Anna Mishina – voice, Kristi Mühling – Estonian chromatic kannel, Ivan Kamenshchikov – Mari iyagomyzh (a type of fiddle). Continue reading
Tag Archives: Maris
At the gala concert of the VI International Finno-Ugric Festival of Youth Ethno-culture “Palezyan” (Rowan). Izhevsk, 23 September 2016.
Source: Национальная библиотека УР
On the program of the festival were concerts, exhibitions, lectures, and workshops, reported Sputnik News.
On September 23, the Working Party of National Minorities Minority Folklore Council of Estonia and the National University of Tallinn held the Roundtable of Estonian Peoples. Continue reading
The protest meeting is planned at 12 o’clock in the district center, the settlement of Suksun, on Victory Square. At this public event, the organizers intend to “protest against the illegal closure of the Vasinko comprehensive school and the Ivankovo kindergarten “Silver Bell””. Continue reading
The residents of the three Mari villages decided at the general meeting to attempt to preserve the Vasinsko primary school and to give it the status of a school with in-depth study of the native Mari language. In their letter titled «Cry of the Soul», they stated that they would not send their children to a school where people conversed only in Russian and where Mari was not taught. Continue reading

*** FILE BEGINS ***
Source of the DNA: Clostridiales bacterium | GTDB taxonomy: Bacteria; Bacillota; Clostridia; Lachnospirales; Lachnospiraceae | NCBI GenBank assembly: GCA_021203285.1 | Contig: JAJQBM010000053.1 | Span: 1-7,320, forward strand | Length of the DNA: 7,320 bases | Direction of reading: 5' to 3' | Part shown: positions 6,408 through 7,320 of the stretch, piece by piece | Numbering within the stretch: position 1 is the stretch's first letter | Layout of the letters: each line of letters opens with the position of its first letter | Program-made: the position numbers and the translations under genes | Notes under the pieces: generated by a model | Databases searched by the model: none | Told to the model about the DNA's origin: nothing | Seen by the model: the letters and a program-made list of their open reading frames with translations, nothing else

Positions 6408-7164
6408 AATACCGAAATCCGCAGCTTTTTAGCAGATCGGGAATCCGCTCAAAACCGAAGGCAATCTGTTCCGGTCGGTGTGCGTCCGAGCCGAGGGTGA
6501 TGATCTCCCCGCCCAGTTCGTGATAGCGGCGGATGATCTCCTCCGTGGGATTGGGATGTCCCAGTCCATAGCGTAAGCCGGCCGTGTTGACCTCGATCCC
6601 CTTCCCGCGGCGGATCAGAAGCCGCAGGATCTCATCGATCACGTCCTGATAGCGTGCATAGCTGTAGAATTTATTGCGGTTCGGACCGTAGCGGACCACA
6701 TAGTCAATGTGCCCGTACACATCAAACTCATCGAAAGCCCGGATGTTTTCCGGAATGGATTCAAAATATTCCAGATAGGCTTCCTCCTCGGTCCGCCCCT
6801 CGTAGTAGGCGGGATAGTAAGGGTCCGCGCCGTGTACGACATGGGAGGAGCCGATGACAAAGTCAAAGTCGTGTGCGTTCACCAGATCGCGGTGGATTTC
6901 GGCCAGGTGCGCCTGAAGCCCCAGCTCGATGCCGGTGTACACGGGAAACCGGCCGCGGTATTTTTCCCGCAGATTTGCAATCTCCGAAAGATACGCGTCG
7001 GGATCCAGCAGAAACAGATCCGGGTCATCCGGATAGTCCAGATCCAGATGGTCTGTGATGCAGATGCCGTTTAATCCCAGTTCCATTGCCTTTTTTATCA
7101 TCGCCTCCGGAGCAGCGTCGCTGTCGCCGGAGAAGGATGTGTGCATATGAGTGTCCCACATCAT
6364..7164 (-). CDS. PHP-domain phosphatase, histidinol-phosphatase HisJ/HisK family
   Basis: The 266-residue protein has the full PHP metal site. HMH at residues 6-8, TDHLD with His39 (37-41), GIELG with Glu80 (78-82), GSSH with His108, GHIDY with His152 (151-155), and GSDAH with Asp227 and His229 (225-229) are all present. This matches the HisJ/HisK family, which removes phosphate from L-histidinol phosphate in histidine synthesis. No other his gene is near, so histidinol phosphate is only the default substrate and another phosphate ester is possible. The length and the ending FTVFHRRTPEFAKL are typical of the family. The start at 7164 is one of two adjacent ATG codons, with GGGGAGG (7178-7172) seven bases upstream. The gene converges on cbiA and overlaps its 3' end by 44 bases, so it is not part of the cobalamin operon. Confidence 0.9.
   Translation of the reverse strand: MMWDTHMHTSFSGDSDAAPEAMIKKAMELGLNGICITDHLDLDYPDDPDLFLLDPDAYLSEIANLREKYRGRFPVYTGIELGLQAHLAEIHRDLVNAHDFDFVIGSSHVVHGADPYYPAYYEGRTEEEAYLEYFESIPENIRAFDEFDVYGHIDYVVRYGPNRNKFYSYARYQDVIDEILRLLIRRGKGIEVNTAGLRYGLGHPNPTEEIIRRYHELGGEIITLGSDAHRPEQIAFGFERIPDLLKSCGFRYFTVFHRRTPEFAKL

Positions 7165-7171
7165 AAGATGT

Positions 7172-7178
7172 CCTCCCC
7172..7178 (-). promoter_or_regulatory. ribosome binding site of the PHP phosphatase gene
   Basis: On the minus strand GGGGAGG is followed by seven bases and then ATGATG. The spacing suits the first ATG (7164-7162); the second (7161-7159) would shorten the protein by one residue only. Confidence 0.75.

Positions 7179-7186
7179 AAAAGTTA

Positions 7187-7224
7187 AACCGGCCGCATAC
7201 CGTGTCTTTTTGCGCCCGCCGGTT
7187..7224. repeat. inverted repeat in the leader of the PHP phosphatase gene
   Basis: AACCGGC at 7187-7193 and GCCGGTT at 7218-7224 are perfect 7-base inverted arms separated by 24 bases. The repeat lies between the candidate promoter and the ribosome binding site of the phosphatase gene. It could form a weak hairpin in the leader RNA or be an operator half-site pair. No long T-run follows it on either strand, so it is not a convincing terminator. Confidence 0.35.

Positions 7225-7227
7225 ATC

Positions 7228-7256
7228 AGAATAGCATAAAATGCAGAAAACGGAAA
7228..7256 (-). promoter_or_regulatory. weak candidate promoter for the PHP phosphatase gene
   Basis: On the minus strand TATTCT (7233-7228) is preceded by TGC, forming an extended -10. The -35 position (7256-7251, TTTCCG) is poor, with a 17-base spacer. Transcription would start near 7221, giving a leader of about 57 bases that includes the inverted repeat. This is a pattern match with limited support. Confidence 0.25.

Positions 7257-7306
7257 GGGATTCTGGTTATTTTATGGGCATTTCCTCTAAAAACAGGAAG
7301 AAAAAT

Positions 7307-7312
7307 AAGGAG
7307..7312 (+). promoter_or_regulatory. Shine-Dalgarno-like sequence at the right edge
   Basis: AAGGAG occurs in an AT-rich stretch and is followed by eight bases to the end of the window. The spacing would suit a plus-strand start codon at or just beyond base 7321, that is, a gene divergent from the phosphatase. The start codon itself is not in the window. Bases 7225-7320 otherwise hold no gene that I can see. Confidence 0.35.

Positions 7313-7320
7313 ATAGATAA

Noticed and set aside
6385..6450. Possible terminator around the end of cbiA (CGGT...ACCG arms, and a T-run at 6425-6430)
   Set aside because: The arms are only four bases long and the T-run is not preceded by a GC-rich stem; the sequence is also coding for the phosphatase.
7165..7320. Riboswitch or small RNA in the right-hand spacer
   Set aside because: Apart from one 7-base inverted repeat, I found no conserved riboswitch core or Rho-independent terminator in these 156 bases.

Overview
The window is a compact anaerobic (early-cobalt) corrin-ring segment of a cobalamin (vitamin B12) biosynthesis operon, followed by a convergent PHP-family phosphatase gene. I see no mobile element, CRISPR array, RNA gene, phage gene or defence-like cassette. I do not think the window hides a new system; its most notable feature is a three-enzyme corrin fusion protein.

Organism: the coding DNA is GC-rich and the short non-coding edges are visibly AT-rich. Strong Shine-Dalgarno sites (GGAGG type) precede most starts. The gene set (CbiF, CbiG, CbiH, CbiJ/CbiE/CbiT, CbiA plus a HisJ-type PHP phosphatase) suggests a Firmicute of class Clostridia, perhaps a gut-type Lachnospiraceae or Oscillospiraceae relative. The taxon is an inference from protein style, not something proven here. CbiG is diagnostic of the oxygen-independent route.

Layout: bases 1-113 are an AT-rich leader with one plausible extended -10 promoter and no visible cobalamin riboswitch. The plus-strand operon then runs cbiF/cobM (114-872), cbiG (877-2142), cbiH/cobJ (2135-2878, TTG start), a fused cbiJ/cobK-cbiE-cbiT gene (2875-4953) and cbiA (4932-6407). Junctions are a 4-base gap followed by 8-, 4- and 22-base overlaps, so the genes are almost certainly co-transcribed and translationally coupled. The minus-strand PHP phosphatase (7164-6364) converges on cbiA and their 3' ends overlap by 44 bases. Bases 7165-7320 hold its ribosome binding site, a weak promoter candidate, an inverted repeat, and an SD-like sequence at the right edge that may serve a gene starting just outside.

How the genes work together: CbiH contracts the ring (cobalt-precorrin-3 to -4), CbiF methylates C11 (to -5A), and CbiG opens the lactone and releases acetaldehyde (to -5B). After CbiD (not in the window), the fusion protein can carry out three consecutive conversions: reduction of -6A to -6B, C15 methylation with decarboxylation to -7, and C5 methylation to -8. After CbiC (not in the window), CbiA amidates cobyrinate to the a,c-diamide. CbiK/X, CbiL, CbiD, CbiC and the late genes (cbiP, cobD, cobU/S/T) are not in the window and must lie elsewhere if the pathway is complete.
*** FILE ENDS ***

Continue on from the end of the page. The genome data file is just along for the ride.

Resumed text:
Alexandre Billette pays a visit to forest worshippers of the remote Mari El republic on the Volga, who have maintained their religious traditions despite pressure from the Tsars, the Soviet regime and the Orthodox church.
On a poor road across the Mari El Republic, the village of Mari-Turek is barely distinguishable from thousands of others in rural Russia that time has forgotten. With no industry, it dozes peacefully away from the main thoroughfares of the Volga federal district. Continue reading
More than 50 worshippers gathered in a sacred grove on a hot June afternoon outside the village of Marisola. The crowd, mostly women dressed in national costumes and colorful headscarves, stood on a glade opposite a spruce where men were busy conducting prayers.
The congregation kneeled while the men under the spruce, dressed in suits, white felt hats and linen towels cast over their shoulders, said prayers in a low, monotone murmur. Continue reading